Tutorials ISCAS 2019

3: Introduction to Adaptive Wireless Circuits and Systems

  • Mohammad Abu Khater, Princess Sumaya University for Technology
  • Yu-Chen Wu, Purdue University


With nearly all technological advancements involve wireless links in their backbones, the efficiency of classical fixed RF systems is in question. This is further exacerbated with the crowding of the spectrum due to recent trends such as 5G and IoT systems, pushing wireless links to carry more data than their wired counterparts do. Adaptive wireless devices are a promising solution since they have the ability to adjust their response based on the circumstances. This enables optimizing the spectral usage and the efficiency of the overall wireless transceiver. This tutorial targets fundamental understanding of theory and implementation of adaptive and tunable wireless circuits and systems. Various tuning technologies will be introduced along with their circuits and trade-offs. This includes solid-state varactors, MEMS, ferroelectric and ferromagnetic devices. Tunable-adaptive circuits for RF filters, Power Amplifiers (PAs), and Low- Noise Amplifiers (LNAs) are also discussed in comprehensive detail, including tuning range, linearity, and power concerns. A few examples showing system-level implementation of such tunable circuits are also presented. CAD simulation examples are utilized to give the participants first-hand experience in wireless adaptive circuits and systems design.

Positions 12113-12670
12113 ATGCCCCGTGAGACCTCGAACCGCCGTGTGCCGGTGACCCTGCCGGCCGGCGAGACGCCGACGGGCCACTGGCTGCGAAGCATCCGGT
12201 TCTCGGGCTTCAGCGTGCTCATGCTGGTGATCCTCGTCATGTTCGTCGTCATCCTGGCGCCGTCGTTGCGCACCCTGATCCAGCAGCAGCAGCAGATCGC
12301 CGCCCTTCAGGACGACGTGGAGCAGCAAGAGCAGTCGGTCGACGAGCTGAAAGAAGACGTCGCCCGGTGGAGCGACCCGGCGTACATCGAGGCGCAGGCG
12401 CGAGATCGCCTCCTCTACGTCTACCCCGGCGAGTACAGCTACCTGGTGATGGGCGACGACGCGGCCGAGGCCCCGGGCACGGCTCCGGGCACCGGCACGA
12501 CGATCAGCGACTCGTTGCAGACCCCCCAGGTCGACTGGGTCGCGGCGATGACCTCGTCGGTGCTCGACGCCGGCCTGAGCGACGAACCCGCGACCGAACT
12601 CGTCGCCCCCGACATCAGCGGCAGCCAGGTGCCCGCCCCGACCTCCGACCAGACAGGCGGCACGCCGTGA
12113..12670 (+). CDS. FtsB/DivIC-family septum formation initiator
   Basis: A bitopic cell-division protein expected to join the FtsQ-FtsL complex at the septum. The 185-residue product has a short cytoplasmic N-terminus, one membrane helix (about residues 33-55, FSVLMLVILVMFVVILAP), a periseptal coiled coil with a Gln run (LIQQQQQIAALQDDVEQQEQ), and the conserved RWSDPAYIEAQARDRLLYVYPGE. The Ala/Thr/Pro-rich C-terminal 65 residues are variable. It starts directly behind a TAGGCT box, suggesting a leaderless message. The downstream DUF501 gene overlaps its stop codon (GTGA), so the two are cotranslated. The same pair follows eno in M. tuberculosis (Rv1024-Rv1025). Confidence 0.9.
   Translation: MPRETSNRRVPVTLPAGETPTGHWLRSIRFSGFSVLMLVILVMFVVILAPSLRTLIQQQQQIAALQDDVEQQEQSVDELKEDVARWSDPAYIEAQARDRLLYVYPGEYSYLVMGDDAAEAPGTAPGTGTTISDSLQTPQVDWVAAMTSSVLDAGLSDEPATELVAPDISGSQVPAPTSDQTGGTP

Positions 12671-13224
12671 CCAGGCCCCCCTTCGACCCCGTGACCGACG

• Mohammad Abu Khater

    Dr. Abu Khater is an assistant professor at Princess Sumaya University for Technology, Amman-Jordan. He received his PhD from Purdue University in 2015. His current research interests are focused on the areas of adaptive wireless devices, filter control circuits and systems, and multi-functional RF devices. His industrial experience span Intel's circuit research labs and Qualcomm RF technology.

    During his research and industrial experience, Dr. Abu Khater designed various proof-of-concept PCBs for applications spanning RF, high-speed digital signals, power supplies, and data converters. His designs covered frequencies up to 40 GHz, which require meticulous layout strategies. His work is published in numerous IEEE transactions, Journals, and Conferences.

    In 2012, he received the excellence in teaching award from the college of engineering at Purdue University. He also received the Fulbright graduate scholarship in 2007. He was awarded a best demo award in the radio wireless week in 2015 for his work on adaptive jammer suppression. Dr. Abu Khater is an IEEE senior member.

  • Yu-Chen Wu

    Yu-Chen Wu is a Technical Staff with NanoSemi, Inc., Waltham, MA, USA. He received the B.S. and M.S. degrees from National Tsing Hua University, Hsinchu, Taiwan, in 2006 and 2008, respectively, and the Ph.D. degree from Purdue University, West Lafayette, IN, USA, in 2017. Currently he is involved in RF front-end system linearizations and analysis for wireless communication system applications.

    From 2007 to 2008, he was with the Institute of Electronics Engineering, National Tsing Hua University, where his research was focused on CMOS microwave/RF integrated circuits, substrate noise coupling effects in silicon-based wafers, and high-Q components with the above-IC process. From 2011 to 2017, he was with the School of Electrical and Computer Engineering and Birck Nanotechnology Center, Purdue University, where his research was focused on wideband high-efficiency power amplifiers, RF filter frequency monitoring and control systems, and active RF front-end circuits based on high-Q cavity resonators.

    Dr. Wu was the winner of the Second-Place Award of the Student High Efficiency Power Amplifier Design Competition of the IEEE MTT-S International Microwave Symposium (IMS) in 2012. He also won the Honorable Mention and the Second-Place Award of the Student Wideband Balun Design Competition of the IMS in 2015 and 2017, respectively.